National Family Vaccination Day Marks Importance of Parents, Children Getting Vaccinated Against Influenza
Families Fighting Flu and the CDC Partner to Help Increase Vaccination Rates and Decrease Flu-Related Illnesses and Deaths
Arlington, VA, December 6, 2010 /PRNewswire/ — In recognition of Family Vaccination Day today, Families Fighting Flu (FFF) encourages everyone to take an active role in keeping their family healthy this season by getting vaccinated against the flu. To educate the public about the importance of influenza vaccination, FFF is partnering with the Centers for Disease Control and Prevention (CDC) for the fourth year during National Influenza Vaccination Week (NIVW), December 5-11, 2010 – an observance established to highlight the importance of continuing influenza vaccination after the holiday season and into January and beyond.
Last year, the CDC estimated that more than 12,000 people in the U.S. died from the flu – 1,200 of them were children. In addition, an estimated 87,000 children were hospitalized due to influenza. Now, the CDC recommends that everyone 6 months and older get a flu vaccine each year, as vaccination is the single best way to prevent the flu in people of all ages.
“Flu viruses are unpredictable as they are constantly changing. Each flu season, different flu viruses can spread, and they can affect people differently,” said Dr. Anne Schuchat, Director, National Center for Immunization and Respiratory Diseases at CDC. “Even healthy children and adults can get very sick from the flu and spread it to family and friends. This is why the first and most important step in protecting against the flu is to get a flu vaccine each season.”
However, despite the recommendation from the CDC, there continues to be a strong need for further education about why kids need to be vaccinated every year. Through a number of initiatives, FFF is taking on the challenge to educate families about how to best protect their children and themselves against influenza.
In a national radio Public Service Announcement (PSA) airing now and throughout the rest of flu season, FFF member Julie Moise talks about how she lost her son, Ian, to the flu merely 30 hours after he showed his first symptom of being sick. In the PSA, Julie urges parents to get their families vaccinated every year. To read Ian Moise’s story, click here. Additionally, an audio news release is accompanying the PSA to announce NIVW and further educate families about the seriousness of influenza.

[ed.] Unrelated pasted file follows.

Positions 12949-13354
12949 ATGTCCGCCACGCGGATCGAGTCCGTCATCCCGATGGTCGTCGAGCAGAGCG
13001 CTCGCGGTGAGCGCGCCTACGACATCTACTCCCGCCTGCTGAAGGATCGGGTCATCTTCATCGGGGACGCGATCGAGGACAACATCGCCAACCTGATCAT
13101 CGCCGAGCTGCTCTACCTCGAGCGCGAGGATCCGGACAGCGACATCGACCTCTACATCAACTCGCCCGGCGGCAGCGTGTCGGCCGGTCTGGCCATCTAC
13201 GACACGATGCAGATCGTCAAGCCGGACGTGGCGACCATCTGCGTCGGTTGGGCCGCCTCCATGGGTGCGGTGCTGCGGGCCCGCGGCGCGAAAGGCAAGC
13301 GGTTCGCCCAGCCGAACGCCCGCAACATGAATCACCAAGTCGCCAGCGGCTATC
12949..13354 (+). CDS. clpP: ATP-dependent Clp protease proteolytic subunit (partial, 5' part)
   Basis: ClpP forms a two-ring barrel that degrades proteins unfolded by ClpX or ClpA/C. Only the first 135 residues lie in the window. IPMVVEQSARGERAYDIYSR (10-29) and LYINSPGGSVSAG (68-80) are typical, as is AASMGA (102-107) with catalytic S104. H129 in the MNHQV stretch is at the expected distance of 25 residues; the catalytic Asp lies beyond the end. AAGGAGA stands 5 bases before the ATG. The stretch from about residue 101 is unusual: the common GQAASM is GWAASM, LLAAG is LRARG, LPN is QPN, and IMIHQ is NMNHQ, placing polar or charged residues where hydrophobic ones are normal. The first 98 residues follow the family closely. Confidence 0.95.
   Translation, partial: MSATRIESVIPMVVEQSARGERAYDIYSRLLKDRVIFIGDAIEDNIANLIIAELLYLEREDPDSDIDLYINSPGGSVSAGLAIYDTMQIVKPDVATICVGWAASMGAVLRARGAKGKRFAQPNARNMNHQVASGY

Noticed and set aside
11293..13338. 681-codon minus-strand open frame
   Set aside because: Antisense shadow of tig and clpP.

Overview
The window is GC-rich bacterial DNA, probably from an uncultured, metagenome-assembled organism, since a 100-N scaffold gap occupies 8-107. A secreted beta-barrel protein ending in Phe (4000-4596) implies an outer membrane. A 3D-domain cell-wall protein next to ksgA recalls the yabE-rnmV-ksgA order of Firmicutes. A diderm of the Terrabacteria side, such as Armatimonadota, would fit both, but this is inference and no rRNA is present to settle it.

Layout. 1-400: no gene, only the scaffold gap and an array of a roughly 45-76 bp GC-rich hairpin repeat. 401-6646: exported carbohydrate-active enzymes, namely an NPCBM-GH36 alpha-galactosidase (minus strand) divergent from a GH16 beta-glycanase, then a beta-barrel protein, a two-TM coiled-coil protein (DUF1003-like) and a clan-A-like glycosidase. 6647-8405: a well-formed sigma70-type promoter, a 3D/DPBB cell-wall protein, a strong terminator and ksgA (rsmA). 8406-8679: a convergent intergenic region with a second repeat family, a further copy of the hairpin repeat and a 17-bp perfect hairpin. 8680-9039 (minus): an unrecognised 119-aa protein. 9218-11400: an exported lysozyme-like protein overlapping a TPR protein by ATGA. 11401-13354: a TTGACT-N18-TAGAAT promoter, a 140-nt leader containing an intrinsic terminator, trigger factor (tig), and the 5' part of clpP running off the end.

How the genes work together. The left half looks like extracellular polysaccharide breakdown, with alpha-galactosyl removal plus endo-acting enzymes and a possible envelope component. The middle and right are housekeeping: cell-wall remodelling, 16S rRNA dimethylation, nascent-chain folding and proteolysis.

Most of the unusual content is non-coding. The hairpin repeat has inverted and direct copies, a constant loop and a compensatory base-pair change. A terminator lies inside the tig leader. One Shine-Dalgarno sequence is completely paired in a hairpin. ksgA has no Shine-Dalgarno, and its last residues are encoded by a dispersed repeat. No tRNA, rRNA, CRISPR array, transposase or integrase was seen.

Today, FFF board member, Gary Stein, is participating in a radio media tour to discuss why it’s important for everyone in the family to get vaccinated against the flu. Gary lost his 4½-year-old daughter, Jessica, to the flu in February 2002. To read Jessica Stein’s story, click here. To view the Stein family video testimonial, click here.
“We can all have a hand in protecting people who are at greater risk for serious complications from the flu, including children. In order to safeguard them from this serious virus, everyone must do their part by getting vaccinated,” said Laura Scott, Executive Director of FFF.
To further elevate the importance of vaccination, FFF is challenging people to visit their Facebook page during NIVW and post when and where they were vaccinated against the flu. Users can also post and share with their friends a “Vaccinated Against Flu” badge to show others that they’ve made flu vaccination a priority.
For more information about the flu, to find flu vaccines in your area or to support flu prevention education, please visit www.familiesfightingflu.org or call 1-888-2ENDFLU (1-888-236-3358).
About Families Fighting Flu
Families Fighting Flu is a non-profit, volunteer-based organization established in 2004 that is made up of families and health care practitioners. Each family has experienced first-hand the death of a child due to the flu or has had a child experience severe medical complications from the flu. We are dedicated to educating people about the severity of influenza and the importance of vaccinating children against the flu every year. Through education and advocacy, we hope to improve the rates of childhood flu vaccinations and help reduce the number of childhood illnesses and deaths caused by the flu each year.